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Peru gets $120m to protect 212,000 sq mi of Amazon rainforest

The Japanese government will loan Peru $120 million to protect 55 million hectares (212,000 square miles) of Amazon rainforest over the next ten years, reports El Comercio.

The loan, to be distributed in three phases starting year next, has an interest rate of 0.10 percent payable over 40 years.

Antonio Brack, Peru’s Minister of the Environment, said the loan will be used to establish permanent forest reserves, including indigenous territories.

Brack estimated the initiative would avoid emissions of 20 billion tons of carbon dioxide emissions, or more than 60 percent of global greenhouse gas emissions in 2005. Brack set forth the funding proposal at last December’s climate talks in Poznan, Poland. At the time he said Peru was seeking $200 million over 10 years in donations from industrialized countries to reduce Amazon deforestation to zero.

Peru had the world sixth highest loss of old-growth forests between 2000 and 2005, losing 224,600 hectares per year. The South American country ranks second in the world in terms of primary forest (61 million hectares) and ninth in terms of total forest cover (68.7 million hectares)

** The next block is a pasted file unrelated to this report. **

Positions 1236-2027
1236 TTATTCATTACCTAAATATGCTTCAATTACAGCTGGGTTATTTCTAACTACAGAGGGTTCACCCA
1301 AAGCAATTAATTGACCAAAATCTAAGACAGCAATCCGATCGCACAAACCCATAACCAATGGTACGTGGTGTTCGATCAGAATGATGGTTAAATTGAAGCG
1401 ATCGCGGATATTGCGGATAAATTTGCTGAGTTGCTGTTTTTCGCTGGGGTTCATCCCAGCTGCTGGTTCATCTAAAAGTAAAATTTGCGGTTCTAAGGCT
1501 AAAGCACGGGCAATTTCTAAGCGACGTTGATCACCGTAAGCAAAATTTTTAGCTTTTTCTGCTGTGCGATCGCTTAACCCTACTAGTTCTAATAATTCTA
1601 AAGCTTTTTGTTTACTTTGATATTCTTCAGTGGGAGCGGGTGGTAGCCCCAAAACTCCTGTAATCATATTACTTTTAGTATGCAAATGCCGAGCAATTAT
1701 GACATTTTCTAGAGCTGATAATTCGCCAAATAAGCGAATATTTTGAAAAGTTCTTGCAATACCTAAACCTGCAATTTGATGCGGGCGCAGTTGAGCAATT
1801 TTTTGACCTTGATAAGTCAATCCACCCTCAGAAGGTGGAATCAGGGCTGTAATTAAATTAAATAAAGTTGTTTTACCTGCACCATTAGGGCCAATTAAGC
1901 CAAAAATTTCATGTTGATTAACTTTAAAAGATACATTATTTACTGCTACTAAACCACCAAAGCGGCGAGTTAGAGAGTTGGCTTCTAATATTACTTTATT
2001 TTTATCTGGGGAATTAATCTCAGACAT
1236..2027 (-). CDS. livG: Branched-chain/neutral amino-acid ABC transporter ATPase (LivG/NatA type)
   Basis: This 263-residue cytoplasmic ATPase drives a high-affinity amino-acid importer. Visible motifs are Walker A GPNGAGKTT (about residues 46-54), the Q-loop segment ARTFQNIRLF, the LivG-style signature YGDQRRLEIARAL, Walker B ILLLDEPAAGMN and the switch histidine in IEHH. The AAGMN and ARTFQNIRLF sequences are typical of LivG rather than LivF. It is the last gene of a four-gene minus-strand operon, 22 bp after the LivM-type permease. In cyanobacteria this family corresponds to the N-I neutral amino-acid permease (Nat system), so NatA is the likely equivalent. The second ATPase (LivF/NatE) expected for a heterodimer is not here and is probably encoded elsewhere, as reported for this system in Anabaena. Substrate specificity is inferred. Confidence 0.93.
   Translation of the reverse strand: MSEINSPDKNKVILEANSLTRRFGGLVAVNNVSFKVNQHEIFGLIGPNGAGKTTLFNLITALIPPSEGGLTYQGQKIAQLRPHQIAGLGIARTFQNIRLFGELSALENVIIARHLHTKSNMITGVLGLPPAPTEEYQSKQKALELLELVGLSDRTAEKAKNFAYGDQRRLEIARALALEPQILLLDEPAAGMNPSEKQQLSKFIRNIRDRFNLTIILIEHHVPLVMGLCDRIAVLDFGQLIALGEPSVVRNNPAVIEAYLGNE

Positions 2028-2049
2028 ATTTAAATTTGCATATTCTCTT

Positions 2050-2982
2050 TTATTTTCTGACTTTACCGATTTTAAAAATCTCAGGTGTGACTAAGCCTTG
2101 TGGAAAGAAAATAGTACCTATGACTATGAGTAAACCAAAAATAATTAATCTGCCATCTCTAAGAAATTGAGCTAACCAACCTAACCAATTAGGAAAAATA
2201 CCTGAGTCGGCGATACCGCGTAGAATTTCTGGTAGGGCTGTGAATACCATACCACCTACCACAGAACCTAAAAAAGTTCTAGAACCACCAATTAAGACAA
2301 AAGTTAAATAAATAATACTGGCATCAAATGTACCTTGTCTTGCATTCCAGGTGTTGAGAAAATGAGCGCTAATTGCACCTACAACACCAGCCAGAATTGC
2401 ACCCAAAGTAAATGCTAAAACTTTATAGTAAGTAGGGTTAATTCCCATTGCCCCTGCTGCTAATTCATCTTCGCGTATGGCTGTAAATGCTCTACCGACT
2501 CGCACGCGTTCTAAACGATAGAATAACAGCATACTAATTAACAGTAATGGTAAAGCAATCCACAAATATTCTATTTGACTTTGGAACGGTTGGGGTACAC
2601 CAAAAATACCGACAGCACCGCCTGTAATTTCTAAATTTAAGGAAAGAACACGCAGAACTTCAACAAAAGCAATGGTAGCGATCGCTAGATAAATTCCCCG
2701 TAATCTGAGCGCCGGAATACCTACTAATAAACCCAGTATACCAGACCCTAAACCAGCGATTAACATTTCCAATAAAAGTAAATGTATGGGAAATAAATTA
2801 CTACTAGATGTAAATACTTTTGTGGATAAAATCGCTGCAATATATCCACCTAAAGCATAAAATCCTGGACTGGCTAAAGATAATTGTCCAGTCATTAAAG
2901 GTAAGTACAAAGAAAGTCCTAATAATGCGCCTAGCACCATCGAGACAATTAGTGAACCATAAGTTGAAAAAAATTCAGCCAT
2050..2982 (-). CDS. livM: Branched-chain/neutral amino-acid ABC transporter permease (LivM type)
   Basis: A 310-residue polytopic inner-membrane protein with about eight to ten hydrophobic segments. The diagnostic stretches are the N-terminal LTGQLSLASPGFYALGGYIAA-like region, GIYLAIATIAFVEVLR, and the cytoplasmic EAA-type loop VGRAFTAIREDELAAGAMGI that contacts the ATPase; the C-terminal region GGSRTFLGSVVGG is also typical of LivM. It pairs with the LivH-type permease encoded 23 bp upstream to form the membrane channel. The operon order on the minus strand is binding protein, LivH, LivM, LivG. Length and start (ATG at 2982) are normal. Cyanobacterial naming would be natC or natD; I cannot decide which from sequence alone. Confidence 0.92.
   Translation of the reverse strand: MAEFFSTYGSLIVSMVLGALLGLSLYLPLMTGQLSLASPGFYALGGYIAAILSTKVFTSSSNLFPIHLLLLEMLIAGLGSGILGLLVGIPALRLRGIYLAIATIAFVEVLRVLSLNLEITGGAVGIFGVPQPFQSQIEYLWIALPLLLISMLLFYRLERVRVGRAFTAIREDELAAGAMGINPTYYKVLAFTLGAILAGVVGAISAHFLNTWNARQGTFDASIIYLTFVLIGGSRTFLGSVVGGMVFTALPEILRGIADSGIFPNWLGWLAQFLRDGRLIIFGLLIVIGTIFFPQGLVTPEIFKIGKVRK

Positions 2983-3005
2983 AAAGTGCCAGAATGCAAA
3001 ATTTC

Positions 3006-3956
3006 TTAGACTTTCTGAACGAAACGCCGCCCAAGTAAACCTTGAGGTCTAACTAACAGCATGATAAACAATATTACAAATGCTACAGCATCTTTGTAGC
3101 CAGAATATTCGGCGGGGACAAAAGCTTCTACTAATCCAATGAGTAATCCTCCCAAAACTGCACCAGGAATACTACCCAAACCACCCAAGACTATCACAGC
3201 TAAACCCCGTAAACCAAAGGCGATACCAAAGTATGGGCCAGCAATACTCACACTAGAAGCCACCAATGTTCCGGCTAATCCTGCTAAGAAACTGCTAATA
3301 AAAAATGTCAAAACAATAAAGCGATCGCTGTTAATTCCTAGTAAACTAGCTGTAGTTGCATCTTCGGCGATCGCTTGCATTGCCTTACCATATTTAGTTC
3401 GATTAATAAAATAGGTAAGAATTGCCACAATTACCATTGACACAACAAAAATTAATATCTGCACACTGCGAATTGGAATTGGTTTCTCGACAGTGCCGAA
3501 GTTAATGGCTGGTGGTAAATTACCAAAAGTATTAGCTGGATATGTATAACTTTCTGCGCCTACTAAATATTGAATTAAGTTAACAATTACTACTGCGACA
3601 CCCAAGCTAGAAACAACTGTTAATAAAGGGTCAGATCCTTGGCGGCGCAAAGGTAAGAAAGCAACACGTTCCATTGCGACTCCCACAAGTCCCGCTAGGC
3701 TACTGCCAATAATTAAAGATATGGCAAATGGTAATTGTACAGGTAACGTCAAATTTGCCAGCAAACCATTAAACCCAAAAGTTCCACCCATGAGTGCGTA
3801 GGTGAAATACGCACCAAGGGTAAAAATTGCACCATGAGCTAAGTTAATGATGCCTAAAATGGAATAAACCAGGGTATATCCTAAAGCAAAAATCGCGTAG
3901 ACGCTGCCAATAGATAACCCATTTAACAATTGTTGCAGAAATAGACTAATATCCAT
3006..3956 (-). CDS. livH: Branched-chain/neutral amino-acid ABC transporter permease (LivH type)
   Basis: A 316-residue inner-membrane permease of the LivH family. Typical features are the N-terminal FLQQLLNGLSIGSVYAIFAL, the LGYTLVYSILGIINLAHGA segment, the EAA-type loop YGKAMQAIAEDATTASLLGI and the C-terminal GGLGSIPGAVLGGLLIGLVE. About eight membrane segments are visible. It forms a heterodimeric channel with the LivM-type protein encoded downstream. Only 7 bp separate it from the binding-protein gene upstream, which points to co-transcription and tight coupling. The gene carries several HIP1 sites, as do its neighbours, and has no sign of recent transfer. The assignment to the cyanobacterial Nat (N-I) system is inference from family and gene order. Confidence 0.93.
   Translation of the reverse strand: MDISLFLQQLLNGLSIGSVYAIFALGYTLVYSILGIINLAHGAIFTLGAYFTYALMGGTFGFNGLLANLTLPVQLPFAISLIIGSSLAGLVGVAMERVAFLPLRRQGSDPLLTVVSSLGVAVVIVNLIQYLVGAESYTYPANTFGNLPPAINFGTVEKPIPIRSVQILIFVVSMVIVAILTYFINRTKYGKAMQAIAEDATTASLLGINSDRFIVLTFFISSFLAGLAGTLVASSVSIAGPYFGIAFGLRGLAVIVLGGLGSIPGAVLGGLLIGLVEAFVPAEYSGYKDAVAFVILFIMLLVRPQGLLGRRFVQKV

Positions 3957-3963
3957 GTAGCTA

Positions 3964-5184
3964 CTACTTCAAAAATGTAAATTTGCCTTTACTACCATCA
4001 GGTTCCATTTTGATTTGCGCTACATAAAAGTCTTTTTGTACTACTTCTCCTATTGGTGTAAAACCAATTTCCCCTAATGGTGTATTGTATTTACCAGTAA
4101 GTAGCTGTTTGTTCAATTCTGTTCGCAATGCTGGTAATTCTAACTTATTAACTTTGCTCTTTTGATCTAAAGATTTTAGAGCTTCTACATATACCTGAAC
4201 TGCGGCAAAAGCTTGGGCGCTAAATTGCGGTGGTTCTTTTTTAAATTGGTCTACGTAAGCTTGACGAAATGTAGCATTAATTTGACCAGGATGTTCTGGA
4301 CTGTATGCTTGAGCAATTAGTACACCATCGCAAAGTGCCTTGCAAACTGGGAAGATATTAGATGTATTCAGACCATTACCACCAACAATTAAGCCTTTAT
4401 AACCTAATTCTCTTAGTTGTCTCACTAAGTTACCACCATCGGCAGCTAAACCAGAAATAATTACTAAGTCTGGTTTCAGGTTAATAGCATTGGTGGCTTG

Peru — home to the fourth largest extent of tropical rainforests after Brazil, Congo, and Indonesia — has historically had one of the lowest annual deforestation rates in the Amazon basin, but forest loss has been increasing in recent years due to illegal logging, mining, agriculture, and expansion of road networks, including the paving of a highway that provides access to a remote and biologically-rich region in southeastern part of the country. In 2005 — the most recent year for which data is available — at least 150,000 hectares of forest was lost, while a similar area was degraded through logging and other activities.

Deforestation and land use change accounts for roughly 70 percent of Peru’s greenhouse gas emissions, according to the Carbon Dioxide Information Analysis Center (CDIAC). Spanning a variety of ecosystems, including the dry coastal region, the tropical Amazon, and the high Andes, the country is particularly vulnerable to climate change. The Peruvian government estimates that the country’s glaciers have shrunk by more than 20% in the past 30 years and expects them all to disappear by 2040. The loss of glaciers, which are the source for as much as 50 percent of the water in the upper Amazon, could have a significant impact on agriculture and urban water supplies as well as the Amazon rainforest.

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